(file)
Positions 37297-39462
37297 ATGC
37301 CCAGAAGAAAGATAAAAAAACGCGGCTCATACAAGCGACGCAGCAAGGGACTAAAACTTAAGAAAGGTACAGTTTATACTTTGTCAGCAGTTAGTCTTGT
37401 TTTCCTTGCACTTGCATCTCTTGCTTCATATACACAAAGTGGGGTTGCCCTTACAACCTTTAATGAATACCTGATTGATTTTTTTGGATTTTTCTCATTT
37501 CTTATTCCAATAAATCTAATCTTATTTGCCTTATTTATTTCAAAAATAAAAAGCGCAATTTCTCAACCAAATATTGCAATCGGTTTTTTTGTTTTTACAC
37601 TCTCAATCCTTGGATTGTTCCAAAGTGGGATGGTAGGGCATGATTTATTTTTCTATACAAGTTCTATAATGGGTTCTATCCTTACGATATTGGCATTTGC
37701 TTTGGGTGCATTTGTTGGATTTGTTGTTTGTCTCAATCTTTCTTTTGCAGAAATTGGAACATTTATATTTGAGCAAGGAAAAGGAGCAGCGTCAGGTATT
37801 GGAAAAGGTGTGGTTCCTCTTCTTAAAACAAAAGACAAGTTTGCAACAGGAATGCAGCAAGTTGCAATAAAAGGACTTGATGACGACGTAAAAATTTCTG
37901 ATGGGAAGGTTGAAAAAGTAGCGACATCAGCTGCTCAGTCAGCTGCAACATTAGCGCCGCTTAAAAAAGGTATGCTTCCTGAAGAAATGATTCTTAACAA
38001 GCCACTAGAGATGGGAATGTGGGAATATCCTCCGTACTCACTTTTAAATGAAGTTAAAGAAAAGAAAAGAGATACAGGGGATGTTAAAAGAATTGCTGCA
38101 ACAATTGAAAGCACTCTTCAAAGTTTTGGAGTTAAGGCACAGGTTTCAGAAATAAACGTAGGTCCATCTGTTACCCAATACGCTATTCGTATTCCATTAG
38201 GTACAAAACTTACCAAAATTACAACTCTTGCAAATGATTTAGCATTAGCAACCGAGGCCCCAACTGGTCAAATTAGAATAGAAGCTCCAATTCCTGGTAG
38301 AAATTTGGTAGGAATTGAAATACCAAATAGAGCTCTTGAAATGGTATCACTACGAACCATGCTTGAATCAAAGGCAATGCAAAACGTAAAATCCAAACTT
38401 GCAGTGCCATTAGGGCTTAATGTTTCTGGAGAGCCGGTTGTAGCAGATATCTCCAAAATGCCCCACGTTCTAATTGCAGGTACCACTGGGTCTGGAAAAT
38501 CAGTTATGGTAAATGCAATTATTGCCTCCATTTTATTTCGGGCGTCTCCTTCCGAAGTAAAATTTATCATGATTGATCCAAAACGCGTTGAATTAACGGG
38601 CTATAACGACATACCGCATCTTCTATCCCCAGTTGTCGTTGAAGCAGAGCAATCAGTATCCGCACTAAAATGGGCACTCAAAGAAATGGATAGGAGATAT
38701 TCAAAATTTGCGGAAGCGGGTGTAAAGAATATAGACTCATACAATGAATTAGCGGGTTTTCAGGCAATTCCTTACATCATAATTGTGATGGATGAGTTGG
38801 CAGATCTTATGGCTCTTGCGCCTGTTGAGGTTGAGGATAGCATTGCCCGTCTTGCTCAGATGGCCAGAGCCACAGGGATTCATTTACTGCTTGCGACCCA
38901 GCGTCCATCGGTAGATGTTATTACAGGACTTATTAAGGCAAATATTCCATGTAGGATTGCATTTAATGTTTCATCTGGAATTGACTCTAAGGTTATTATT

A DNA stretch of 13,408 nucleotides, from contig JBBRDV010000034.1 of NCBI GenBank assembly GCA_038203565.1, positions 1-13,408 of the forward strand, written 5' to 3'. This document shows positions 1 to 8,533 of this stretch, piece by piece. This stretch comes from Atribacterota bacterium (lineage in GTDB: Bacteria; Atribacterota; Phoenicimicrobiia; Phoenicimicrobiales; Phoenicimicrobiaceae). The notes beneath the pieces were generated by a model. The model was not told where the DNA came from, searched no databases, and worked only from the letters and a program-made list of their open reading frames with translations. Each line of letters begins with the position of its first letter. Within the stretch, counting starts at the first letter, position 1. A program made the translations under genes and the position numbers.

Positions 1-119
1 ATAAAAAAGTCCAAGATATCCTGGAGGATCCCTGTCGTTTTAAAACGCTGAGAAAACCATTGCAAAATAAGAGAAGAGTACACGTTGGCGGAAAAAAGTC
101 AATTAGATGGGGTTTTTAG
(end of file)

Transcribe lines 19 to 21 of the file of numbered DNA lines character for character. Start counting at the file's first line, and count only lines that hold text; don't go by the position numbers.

38901 GCGTCCATCGGTAGATGTTATTACAGGACTTATTAAGGCAAATATTCCATGTAGGATTGCATTTAATGTTTCATCTGGAATTGACTCTAAGGTTATTATT

A DNA stretch of 13,408 nucleotides, from contig JBBRDV010000034.1 of NCBI GenBank assembly GCA_038203565.1, positions 1-13,408 of the forward strand, written 5' to 3'. This document shows positions 1 to 8,533 of this stretch, piece by piece. This stretch comes from Atribacterota bacterium (lineage in GTDB: Bacteria; Atribacterota; Phoenicimicrobiia; Phoenicimicrobiales; Phoenicimicrobiaceae). The notes beneath the pieces were generated by a model. The model was not told where the DNA came from, searched no databases, and worked only from the letters and a program-made list of their open reading frames with translations. Each line of letters begins with the position of its first letter. Within the stretch, counting starts at the first letter, position 1. A program made the translations under genes and the position numbers.

Positions 1-119